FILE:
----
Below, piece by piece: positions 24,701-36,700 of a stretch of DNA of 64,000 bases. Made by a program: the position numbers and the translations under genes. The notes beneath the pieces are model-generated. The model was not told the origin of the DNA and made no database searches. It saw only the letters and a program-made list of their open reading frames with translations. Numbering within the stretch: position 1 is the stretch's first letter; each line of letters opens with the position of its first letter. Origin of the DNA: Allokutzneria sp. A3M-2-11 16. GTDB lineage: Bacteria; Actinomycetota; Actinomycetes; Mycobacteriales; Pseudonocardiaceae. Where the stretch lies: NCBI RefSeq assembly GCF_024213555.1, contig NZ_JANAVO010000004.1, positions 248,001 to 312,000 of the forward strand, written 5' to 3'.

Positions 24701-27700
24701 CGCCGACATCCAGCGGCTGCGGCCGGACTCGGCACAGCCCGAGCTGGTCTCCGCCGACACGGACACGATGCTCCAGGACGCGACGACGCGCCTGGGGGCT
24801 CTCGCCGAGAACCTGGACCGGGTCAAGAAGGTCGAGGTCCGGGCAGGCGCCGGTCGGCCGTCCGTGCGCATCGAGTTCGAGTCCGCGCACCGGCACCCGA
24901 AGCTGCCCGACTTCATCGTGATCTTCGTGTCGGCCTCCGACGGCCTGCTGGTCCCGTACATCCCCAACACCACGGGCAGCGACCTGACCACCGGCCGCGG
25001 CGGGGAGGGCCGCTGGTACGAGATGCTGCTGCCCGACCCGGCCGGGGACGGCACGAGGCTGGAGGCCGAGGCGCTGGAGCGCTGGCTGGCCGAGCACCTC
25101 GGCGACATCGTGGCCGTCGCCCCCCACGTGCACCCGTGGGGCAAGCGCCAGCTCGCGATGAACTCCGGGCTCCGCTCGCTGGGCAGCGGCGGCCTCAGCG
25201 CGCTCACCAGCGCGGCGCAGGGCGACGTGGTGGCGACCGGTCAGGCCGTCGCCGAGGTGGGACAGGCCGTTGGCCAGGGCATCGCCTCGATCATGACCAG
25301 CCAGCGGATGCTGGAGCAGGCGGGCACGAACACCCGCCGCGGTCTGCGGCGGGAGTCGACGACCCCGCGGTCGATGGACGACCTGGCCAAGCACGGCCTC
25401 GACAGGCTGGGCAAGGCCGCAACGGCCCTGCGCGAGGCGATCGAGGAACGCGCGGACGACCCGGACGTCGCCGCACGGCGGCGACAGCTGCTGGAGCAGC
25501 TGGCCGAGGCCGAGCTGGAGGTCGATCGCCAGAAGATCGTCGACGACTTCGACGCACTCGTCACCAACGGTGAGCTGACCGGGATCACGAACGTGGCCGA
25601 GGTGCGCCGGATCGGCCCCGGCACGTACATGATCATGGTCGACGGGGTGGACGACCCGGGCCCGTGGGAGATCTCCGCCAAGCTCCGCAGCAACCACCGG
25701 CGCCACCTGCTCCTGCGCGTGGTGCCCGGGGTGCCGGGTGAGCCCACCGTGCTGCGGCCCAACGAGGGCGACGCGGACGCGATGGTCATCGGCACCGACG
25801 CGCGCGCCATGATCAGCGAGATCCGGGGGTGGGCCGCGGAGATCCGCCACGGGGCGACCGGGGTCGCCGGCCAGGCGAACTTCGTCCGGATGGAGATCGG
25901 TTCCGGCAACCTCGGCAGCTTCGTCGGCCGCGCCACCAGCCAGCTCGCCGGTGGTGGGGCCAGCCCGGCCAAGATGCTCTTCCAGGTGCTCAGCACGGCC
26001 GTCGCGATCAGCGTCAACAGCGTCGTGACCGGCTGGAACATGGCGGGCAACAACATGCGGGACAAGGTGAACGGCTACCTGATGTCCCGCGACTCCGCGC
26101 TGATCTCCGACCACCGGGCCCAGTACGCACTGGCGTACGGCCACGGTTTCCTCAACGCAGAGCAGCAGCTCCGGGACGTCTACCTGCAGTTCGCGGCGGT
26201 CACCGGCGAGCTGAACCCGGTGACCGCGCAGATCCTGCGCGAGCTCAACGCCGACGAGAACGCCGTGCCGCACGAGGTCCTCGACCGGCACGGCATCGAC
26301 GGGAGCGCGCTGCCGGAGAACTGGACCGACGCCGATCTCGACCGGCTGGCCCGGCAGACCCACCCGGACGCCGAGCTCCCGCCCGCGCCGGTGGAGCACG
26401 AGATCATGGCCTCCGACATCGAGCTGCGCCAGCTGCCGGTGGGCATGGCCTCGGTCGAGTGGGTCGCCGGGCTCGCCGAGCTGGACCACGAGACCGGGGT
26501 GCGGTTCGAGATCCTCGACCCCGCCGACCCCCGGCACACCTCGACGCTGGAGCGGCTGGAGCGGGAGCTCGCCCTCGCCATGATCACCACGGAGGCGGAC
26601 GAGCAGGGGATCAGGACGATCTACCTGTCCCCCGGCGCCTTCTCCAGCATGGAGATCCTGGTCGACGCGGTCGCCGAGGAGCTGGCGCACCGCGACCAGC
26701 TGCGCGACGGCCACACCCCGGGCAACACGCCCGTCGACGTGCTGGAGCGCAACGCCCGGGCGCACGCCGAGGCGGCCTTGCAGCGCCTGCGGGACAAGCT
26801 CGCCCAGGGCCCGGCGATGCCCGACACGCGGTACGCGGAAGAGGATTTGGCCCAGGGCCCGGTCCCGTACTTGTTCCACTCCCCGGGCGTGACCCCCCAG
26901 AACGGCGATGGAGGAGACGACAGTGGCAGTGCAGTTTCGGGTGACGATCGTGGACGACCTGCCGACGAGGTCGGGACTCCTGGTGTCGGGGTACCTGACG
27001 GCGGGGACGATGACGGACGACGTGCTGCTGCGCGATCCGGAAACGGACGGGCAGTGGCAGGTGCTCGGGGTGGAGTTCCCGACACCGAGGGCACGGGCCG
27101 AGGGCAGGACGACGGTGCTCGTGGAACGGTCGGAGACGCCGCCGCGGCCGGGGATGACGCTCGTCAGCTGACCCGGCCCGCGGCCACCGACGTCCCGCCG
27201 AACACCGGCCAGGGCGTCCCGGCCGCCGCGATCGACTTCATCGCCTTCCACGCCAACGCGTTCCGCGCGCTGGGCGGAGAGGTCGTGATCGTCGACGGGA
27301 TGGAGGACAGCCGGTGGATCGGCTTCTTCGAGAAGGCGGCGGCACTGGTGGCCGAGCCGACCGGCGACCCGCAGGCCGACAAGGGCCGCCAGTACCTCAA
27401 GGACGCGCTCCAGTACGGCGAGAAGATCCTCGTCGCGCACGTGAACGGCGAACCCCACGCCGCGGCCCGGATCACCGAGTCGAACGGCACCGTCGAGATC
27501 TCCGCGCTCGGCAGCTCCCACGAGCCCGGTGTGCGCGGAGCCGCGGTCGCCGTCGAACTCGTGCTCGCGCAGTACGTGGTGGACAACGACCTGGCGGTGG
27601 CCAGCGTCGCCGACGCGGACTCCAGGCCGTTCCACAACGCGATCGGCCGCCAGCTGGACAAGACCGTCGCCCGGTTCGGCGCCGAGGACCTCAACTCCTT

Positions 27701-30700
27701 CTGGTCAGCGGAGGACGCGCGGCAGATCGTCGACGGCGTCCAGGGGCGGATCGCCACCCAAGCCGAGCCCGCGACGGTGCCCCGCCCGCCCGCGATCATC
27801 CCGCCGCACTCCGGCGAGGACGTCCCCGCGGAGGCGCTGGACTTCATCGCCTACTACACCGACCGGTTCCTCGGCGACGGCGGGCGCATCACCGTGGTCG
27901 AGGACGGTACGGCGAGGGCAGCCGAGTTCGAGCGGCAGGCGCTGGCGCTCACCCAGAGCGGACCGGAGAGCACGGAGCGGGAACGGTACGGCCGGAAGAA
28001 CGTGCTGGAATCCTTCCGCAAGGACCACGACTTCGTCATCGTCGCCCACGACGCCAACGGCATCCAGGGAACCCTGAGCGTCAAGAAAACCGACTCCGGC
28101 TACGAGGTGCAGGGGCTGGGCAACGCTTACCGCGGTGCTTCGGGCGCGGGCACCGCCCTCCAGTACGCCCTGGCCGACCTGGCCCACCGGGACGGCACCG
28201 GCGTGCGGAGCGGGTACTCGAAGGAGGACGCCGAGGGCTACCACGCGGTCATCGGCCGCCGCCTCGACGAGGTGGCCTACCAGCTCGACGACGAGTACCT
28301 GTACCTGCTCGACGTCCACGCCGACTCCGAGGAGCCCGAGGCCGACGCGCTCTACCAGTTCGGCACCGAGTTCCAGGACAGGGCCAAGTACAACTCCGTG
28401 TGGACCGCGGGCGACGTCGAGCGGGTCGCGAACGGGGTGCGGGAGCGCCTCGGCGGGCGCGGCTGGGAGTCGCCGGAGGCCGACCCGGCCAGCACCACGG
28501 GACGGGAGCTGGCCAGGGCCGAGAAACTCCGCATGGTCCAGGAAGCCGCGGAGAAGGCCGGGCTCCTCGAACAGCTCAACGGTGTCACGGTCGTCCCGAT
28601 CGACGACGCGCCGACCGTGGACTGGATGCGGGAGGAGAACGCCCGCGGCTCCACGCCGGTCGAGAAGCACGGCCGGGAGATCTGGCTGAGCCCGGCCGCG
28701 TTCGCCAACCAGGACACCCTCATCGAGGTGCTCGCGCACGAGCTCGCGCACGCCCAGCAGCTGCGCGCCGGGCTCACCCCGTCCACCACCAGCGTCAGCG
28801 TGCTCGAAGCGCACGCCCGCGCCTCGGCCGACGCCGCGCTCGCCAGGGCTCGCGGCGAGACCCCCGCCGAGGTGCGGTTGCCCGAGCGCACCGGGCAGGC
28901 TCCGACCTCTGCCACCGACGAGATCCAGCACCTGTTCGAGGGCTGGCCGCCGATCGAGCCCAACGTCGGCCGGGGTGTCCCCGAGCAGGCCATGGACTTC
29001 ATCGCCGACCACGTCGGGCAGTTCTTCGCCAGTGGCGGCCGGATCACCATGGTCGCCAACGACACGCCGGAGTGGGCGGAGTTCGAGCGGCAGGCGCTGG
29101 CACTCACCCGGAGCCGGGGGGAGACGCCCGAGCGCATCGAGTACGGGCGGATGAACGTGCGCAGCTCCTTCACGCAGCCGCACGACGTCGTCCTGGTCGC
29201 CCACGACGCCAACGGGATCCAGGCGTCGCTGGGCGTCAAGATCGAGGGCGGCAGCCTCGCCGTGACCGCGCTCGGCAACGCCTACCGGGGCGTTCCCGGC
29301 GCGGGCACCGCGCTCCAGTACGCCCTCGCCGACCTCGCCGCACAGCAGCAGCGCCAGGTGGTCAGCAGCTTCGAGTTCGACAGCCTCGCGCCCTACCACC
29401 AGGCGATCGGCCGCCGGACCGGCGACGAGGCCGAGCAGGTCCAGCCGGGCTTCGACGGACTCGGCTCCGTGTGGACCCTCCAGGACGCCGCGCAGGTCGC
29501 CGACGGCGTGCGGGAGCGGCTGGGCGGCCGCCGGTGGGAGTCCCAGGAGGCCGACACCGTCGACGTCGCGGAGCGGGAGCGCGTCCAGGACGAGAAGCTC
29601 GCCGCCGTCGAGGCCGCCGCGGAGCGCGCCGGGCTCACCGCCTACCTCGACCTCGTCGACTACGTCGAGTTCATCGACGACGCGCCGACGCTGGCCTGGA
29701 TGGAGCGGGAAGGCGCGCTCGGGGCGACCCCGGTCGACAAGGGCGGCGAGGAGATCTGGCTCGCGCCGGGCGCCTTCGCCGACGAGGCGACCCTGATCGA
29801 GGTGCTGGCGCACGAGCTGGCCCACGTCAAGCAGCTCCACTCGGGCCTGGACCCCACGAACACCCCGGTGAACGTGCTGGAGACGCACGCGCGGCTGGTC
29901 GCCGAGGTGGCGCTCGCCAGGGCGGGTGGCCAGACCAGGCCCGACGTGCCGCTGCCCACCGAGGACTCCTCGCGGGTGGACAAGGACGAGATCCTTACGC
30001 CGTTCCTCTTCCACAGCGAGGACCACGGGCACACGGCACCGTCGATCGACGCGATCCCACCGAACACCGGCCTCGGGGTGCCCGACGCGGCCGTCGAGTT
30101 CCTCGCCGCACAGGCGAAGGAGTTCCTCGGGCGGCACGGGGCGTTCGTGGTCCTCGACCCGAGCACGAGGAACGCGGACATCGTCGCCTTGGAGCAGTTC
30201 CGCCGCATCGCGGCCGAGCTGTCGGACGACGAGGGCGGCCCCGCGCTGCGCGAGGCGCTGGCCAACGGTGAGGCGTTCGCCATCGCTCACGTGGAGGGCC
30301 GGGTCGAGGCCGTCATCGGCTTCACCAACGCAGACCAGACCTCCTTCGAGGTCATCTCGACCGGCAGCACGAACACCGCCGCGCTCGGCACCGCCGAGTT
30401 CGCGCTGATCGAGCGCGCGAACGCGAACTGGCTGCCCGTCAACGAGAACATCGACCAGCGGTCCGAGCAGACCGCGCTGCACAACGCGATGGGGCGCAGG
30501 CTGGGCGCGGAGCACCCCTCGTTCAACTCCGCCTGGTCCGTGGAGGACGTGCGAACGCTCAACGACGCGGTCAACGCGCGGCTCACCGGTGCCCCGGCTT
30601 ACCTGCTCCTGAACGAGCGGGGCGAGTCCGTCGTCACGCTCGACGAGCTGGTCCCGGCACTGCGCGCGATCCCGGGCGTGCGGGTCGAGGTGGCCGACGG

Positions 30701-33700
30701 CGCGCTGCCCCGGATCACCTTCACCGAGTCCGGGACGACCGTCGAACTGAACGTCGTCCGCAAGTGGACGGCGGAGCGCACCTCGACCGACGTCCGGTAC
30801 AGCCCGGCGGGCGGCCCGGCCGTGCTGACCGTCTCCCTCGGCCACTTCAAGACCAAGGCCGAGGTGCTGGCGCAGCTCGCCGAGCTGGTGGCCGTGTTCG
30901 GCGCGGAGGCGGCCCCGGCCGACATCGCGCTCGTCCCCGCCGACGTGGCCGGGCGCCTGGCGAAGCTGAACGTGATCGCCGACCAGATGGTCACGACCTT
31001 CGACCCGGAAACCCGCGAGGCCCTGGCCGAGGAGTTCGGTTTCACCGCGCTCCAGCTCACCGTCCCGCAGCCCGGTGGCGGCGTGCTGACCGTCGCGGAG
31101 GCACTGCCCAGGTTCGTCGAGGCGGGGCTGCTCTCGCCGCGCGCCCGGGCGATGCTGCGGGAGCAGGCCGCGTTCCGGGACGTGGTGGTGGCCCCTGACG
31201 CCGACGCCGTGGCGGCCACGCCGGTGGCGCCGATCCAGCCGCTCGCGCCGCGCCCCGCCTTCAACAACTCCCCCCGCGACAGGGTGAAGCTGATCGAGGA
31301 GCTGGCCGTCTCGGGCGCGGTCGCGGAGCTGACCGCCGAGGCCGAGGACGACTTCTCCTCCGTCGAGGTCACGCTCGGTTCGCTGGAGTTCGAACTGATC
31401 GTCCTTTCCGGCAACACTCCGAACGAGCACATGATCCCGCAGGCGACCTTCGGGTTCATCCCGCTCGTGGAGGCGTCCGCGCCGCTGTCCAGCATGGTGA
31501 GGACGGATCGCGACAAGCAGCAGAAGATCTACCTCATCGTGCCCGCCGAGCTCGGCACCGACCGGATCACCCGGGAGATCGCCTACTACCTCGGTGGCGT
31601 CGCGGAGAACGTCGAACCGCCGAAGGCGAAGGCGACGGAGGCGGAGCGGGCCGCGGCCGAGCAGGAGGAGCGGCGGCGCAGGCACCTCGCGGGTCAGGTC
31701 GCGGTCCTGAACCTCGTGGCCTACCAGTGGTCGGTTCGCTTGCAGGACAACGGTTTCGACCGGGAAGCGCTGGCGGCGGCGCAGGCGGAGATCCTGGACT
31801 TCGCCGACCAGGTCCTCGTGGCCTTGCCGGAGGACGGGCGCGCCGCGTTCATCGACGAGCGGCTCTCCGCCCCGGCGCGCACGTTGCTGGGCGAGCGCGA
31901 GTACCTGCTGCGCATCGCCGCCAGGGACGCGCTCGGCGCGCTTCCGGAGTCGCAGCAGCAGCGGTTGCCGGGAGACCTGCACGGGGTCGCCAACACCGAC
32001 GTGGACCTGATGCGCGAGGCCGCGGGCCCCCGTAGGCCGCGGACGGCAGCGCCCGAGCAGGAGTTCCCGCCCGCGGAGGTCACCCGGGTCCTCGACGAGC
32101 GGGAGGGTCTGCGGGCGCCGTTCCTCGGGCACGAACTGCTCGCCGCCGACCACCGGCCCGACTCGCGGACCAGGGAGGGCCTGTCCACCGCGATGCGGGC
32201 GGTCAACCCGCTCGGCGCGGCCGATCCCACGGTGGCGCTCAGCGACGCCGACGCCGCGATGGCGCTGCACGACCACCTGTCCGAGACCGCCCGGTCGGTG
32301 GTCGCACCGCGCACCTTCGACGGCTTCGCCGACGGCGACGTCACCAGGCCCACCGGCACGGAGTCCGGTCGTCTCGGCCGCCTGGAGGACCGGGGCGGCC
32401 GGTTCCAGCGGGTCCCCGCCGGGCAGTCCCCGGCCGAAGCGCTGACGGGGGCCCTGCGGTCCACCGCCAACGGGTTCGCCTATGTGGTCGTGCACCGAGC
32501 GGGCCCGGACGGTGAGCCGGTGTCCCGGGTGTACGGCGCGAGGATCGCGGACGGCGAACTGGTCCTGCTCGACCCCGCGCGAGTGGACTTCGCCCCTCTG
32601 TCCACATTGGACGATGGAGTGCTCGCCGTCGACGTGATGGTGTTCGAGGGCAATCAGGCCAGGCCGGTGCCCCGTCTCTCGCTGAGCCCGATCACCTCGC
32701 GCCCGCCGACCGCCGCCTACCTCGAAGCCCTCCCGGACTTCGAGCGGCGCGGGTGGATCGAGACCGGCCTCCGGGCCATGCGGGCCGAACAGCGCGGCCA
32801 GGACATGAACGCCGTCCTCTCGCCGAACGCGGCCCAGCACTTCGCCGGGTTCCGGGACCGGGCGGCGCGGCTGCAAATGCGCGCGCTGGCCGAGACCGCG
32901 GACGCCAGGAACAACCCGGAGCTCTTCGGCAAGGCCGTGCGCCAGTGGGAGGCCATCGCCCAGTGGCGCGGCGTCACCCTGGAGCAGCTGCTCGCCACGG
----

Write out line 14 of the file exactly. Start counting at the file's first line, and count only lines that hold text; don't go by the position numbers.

25801 CGCGCGCCATGATCAGCGAGATCCGGGGGTGGGCCGCGGAGATCCGCCACGGGGCGACCGGGGTCGCCGGCCAGGCGAACTTCGTCCGGATGGAGATCGG